PMCCPMCCPMCC

Search tips
Search criteria 

Advanced

 
Logo of nihpaAbout Author manuscriptsSubmit a manuscriptHHS Public Access; Author Manuscript; Accepted for publication in peer reviewed journal;
 
J Am Chem Soc. Author manuscript; available in PMC 2010 September 30.
Published in final edited form as:
PMCID: PMC2755068
NIHMSID: NIHMS144562

Quantitative glycomics from fluidic glycan microarrays

Abstract

A hallmark of cell-surface processes involving glycans is their multivalent interaction with glycan binding proteins (GBPs). Such multivalent interaction depends critically on the mobility and density of signaling molecules on the membrane surface. While glycan microarrays have been used in exploring multivalent interactions, the lack of mobility and the difficulty in controlling surface density both limit their quantitative applications. Here we apply a fluidic glycan microarray, with glycan density varying for orders of magnitude, to profile cell surface interaction using a model system, the adhesion of Escherichia coli (E. coli) to mannose. We show the quantitative determination of monovalent and multivalent adhesion channels; the latter can be inhibited by nanopartices presenting a high density of mannosyl groups. These results reveal a new E. coli adhesion mechanism: the switching in the FimH adhesion protein avidity from monovalent to multivalent as the density of mobile mannosyl groups increases; such avidity switching enhances binding affinity and triggers multiple fimbriae anchoring. Affinity enhancement towards FimH has only been observed before for oligo-mannose due to the turn on of secondary interactions outside the mannose binding pocket. We suggest that the new mechanism revealed by the fluidic microarray is of general significance to cell surface interactions: the dynamic clustering of simple sugar groups (homogeneous or heterogeneous) on the fluidic membrane surface may simulate the functions of complex glycan molecules.

1. Introduction

A wide range of cell surface processes, such as pathogen recognition and attachment onto host cells, cell-cell communication, and the innate immune response, often occur via the simultaneous interaction between multiple copies of receptor proteins and glycan molecules.1-3 Given the tremendous complexity and variation in glycan moieties, understanding such multivalent cell surface interactions and the development of drugs targeting these interactions can be greatly assisted by large-scale profiling and analysis techniques. One of the most attractive tools in glycomics research is the glycan microarray in which synthetic or natural libraries are immobilized on solid surfaces for the high throughput, large-scale analysis. 4-9 It has been argued that the display of a high density of glycan molecules on the surface of a microarray can facilitate multivalent interaction. Despite these advances, there are two significant limitations associated with current glycan microarray technology.

The first limitation is the lack of mobility. On most glycan microarrays demonstrated to date, glycan moieties are immobilized on solid surfaces. The lack of mobility does not mimic cell surface processes in vivo where glycan groups associated with glycolipids and glycoproteins are in a fluidic lipid bilayer environment. Mobility is believed to be a significant factor in mediating multivalent interactions, e.g., in the dynamic clustering of glycan ligands on the host cell surface1 and in promoting statistical pattern matching.10 The advantage of using the fluidic supported lipid bilayer (SLB) platform in probing multivalent cell surface interactions is well recognized.11,12 An added advantage of the supported lipid bilayer is the preferential orientation of surface glycan moieties imposed by their conjugation to lipid molecules embedded in the SLB. However, the fragile nature of the SLB remains a major obstacle in its application in high throughput analysis, including glycan microarrays. In principle, whole cell based microarrays13 may be used to present glycan moieties in a fluidic environment but controlling glycan density on cell surfaces is a formidable challenge.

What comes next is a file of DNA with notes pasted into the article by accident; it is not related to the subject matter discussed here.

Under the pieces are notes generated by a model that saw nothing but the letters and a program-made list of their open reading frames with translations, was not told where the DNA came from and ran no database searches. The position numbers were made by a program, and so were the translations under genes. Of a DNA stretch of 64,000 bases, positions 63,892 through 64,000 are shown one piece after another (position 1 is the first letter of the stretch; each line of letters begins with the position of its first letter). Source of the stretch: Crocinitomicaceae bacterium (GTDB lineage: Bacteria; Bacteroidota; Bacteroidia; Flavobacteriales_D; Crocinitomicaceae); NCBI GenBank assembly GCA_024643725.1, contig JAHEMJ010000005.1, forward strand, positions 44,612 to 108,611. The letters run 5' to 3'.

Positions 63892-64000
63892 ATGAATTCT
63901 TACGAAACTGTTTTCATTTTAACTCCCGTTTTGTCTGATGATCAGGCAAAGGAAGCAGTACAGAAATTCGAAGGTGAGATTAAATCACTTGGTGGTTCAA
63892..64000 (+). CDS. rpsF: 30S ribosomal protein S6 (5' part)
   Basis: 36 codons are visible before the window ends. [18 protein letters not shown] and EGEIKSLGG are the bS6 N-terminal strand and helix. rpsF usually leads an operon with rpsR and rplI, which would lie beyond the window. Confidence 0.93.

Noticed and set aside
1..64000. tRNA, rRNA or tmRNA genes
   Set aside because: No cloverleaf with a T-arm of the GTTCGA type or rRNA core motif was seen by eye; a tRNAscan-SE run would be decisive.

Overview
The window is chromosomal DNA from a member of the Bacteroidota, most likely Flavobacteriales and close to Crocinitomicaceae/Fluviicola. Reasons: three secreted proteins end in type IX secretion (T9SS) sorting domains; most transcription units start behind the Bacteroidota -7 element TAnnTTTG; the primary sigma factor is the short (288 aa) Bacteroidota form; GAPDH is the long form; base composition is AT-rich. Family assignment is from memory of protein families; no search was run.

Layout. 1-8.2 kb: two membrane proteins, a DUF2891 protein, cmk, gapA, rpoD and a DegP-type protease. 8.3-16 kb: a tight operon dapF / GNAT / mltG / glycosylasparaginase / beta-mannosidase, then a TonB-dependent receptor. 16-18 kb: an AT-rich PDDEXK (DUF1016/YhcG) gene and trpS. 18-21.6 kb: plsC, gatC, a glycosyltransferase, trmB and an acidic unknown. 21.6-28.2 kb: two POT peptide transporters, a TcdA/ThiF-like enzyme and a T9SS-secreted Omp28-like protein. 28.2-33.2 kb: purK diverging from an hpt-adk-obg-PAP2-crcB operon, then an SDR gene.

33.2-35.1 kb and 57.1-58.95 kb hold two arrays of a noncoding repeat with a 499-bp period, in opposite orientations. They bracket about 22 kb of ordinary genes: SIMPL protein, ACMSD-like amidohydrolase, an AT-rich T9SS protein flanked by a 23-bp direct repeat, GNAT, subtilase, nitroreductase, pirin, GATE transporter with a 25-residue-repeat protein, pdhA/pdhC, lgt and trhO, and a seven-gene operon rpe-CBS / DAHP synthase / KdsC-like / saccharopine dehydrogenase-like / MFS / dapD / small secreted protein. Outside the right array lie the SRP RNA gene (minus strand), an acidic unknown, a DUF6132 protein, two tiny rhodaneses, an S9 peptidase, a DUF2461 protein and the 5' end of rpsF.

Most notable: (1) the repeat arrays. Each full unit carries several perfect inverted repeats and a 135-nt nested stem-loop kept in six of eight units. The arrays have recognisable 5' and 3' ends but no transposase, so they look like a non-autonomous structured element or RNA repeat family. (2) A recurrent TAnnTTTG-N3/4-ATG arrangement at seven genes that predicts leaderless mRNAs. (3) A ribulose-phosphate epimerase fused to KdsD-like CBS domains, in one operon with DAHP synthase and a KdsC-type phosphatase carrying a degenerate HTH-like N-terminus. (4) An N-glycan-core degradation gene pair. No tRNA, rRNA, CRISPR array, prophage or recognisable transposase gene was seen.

The second limitation of glycan microarray technology is the difficulty in controlling surface glycan density in an immobilized state. The nature of multivalent interaction dictates that the adhesion probability is a strong function of surface glycan density.1-3 Changes in glycan density may even lead to the switching in binding selectivity due to the turn-on of secondary interactions.14 In order to establish a mechanistic understanding, e.g., quantifying the valency (number of binding pairs) and binding constants involved, one must quantitatively control and vary surface glycan density over a broad range. While synthetic methodologies have been devised to control surface glycan density,14 doing this over many orders of magnitude in glycan density is no easy task. For example, Barth et al. used a poly(ethylene glycol) brush to immobilize mono-, tri-, and high mannose and studied the adhesion of E. coli.15 These authors were only able to vary the surface mannoside density by a factor of ~4, ranging from 3.8×104 to 1.6×105 μm-2, and the density of adhered E. coli already reached saturation at the lowest glycan density for one mono- and one tri-mannoside. Even if one varies the density over a much broad range, quantifying surface glycan density over many orders of magnitude is beyond most analytical techniques. As an example, Disney and Seeberger explored the effects of glycan density on cell and pathogen adhesion using glycan microarrays, but failed to correlate the amount of cell/pathogen adhesion directly with the density of glycans on the surface.16 Instead, these authors had to settle with an indirect and qualitative correlation with the solution concentration of functional glycan molecules used in the covalent immobilization reaction. Similar difficulties in determining immobilized glycan density are encountered in other quantitative applications of carbohydrate microarrays, e.g., in the works of Wong and coworkers,17,18 Gildersleeve and coworkers,19 and others.20,21